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NATIONAL COUNCIL OF

PSYCHOTHERAPISTS

SUMMARY OF THERAPIES AND APPROACHES

Tracy uses a number of approaches, selecting the most appropriate based upon her 30 years of experience.

A selection of these approaches are outlined below:

Archetypal Therapy

Archetypal Therapy is built on the psychology of Carl Yung.  The movement was founded by James Hillman as an attempt to give value to everything that happens.  His approach to therapy argues against the quick fix, in fact, argues against the idea of a diagnosis, believing that we should embrace surprise and wonder, "cultivating a sense of awe".  James Hillman can be seen describing Archetypal Therapy in PsychoTherapy.net.

Cognitive Behavioural Therapy (CBT)

CBT is a practical talking therapy working on the principle that thoughts, feelings, behaviours and actions are interconnected, therefore changing one of these alters the remainder.  CBT used and is discussed in some detail within the NHS and also on the pages of the British Association for Behavioural & Cognitive Psychotherapies (BABCP).   NICE considers CBT to be an effective treatment for many conditions.  CBT has been demonstrated to be an effective  treatment with respect to sleep disorders, chronic pain, anxiety disorders and depression (Butler et al, 2006; Chambess and Ollendick, 2001;  Padesky and Mooney, 2012).  A strengths-based version of CBT has also been shown to be suitable in building positive qualities such as resilience (Fava and Tomba, 2009).

Compassion Focused Approaches

Whilst all talking therapies involve compassion, particularly to oneself, compassion focussed approaches take this a stage further, making this an overt aim of the treatment.  The Counselling Directory reviews this treatment at length.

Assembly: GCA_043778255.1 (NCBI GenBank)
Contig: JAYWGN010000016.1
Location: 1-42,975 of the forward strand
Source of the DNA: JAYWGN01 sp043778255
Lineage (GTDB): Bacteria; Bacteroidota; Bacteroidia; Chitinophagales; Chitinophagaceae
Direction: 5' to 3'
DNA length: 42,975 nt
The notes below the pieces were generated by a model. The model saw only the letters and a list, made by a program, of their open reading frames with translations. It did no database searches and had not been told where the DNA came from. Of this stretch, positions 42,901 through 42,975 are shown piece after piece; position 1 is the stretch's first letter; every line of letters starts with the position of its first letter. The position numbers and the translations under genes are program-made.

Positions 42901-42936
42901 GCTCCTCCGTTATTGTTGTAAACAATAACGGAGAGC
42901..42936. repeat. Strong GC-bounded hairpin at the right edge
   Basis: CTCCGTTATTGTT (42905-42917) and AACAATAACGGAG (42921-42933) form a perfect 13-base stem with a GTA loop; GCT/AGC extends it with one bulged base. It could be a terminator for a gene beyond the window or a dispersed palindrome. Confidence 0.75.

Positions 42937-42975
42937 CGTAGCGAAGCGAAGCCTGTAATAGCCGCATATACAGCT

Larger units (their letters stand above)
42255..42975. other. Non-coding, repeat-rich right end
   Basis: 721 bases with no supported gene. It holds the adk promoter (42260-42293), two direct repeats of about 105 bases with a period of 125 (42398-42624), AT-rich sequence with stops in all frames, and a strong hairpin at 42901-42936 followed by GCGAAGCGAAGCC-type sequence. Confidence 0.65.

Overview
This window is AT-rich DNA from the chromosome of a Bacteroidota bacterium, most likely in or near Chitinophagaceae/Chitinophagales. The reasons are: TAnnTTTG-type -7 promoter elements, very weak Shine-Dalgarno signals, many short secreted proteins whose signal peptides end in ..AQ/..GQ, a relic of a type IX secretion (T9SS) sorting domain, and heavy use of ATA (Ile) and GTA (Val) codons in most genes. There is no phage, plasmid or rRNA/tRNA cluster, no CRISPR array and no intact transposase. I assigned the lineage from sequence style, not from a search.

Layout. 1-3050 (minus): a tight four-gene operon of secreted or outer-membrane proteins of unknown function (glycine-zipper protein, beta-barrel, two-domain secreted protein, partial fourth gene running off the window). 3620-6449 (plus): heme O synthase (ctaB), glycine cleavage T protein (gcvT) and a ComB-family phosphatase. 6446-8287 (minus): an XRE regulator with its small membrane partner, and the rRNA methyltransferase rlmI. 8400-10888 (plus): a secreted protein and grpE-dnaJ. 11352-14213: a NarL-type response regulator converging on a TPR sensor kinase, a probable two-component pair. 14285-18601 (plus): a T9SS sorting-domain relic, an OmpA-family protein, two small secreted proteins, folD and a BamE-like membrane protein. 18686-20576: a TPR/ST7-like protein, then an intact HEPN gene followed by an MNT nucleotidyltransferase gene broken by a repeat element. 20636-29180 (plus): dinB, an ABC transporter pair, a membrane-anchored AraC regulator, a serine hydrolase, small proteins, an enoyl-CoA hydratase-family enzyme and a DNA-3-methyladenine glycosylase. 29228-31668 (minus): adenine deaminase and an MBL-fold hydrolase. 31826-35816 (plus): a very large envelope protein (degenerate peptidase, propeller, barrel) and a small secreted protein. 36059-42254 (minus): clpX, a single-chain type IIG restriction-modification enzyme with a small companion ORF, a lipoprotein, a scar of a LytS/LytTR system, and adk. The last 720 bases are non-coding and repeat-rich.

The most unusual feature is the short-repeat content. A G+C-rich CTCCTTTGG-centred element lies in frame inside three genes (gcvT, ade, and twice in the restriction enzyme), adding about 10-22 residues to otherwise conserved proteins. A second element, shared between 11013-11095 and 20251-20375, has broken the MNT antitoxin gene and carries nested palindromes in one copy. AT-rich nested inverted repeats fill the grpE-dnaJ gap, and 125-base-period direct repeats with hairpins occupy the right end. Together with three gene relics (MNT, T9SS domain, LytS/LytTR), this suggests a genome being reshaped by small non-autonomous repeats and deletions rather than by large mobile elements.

Psychodynamic Therapy

Psychodynamic theory is a talking therapy aimed at finding meaningful solutions to open issues.  Psychodynamic therapy is described by the British Psychoanalytic Council and also within Psychology Today, which also contains peer-reviewed research on both CBT and psychodynamic therapy.

 

Systemic Therapy

Systemic therapy can be used in families, groups or couples, dealing as it does with relationships.  The Association for Family Therapy and Systemic Practice provide peer-reviewed research into it's effectiveness.

Transactional Analysis (TA)

Transactional analysis looks to understand social transactions and relationships in order to resolve emotional difficulties.  The Counselling Directory reviews this treatment in some detail.

Transpersonal Therapy

Transpersonal therapy is a holistic approach, evolving from the works of Maslow, best known for his theory on the hierarchy of needs.  Maslow's hierarchy of needs culminates in self-actualisation, which is a key outcome within transpersonal therapy.  This therapy may be used to explore your spiritual self and help you create meaning in your life.  Transpersonal counselling is outlined within The Counselling Directory.

 

Existential Psychology

Existential psychotherapy has been described as a dynamic approach to therapy which focusses on concerns which are rooted in the individual's existence.  Tracy particularly values the work of professor Irvin Yalom, the author of "Existential Psychotherapy".  Youtube hosts a few very accessible videos introducing the approach overall and relating to self-awareness and the terror of death.

Emotion-focused Therapy including Emotional Intelligence

Emotional intelligence was created by two psychology professors, Salovey and Mayer to describe the ability to "recognise, understand, utilise and regulate emotions effectively in everyday life".  Work continues at Yale university and the Yale Center for Emotional Intelligence on this approach.  Emotional intelligence was popularised in the business and HR fields by Goleman, who believes it accounts for most of the difference between outstanding leaders and others, and asserts emotional intelligence can be consciously developed.

References

Butler, A., Chapman, J., Forman, E. and Beck, A., (2006), 'The empirical status of cognitive‐behavioral therapy: A review of meta‐analyses', Clinical Psychology Review, 26(1), pp 17–31


Chambless, D. and Ollendick, T., (2001), 'Empirically supported psychological interventions: Controversies and evidence', Annual Review of Psychology, 52, pp 685–716


Padesky, C. and Mooney, K, (2012), 'Strengths‐based cognitive–behavioural therapy: A four‐step model to build resilience', Clinical Psychology and Psychotherapy, 19(4), pp 283-290


Fava, G. and Tomba, E., (2009), 'Increasing psychological well‐being and resilience by psychotherapeutic methods', Journal of Personality, 77(6), pp 1903–1934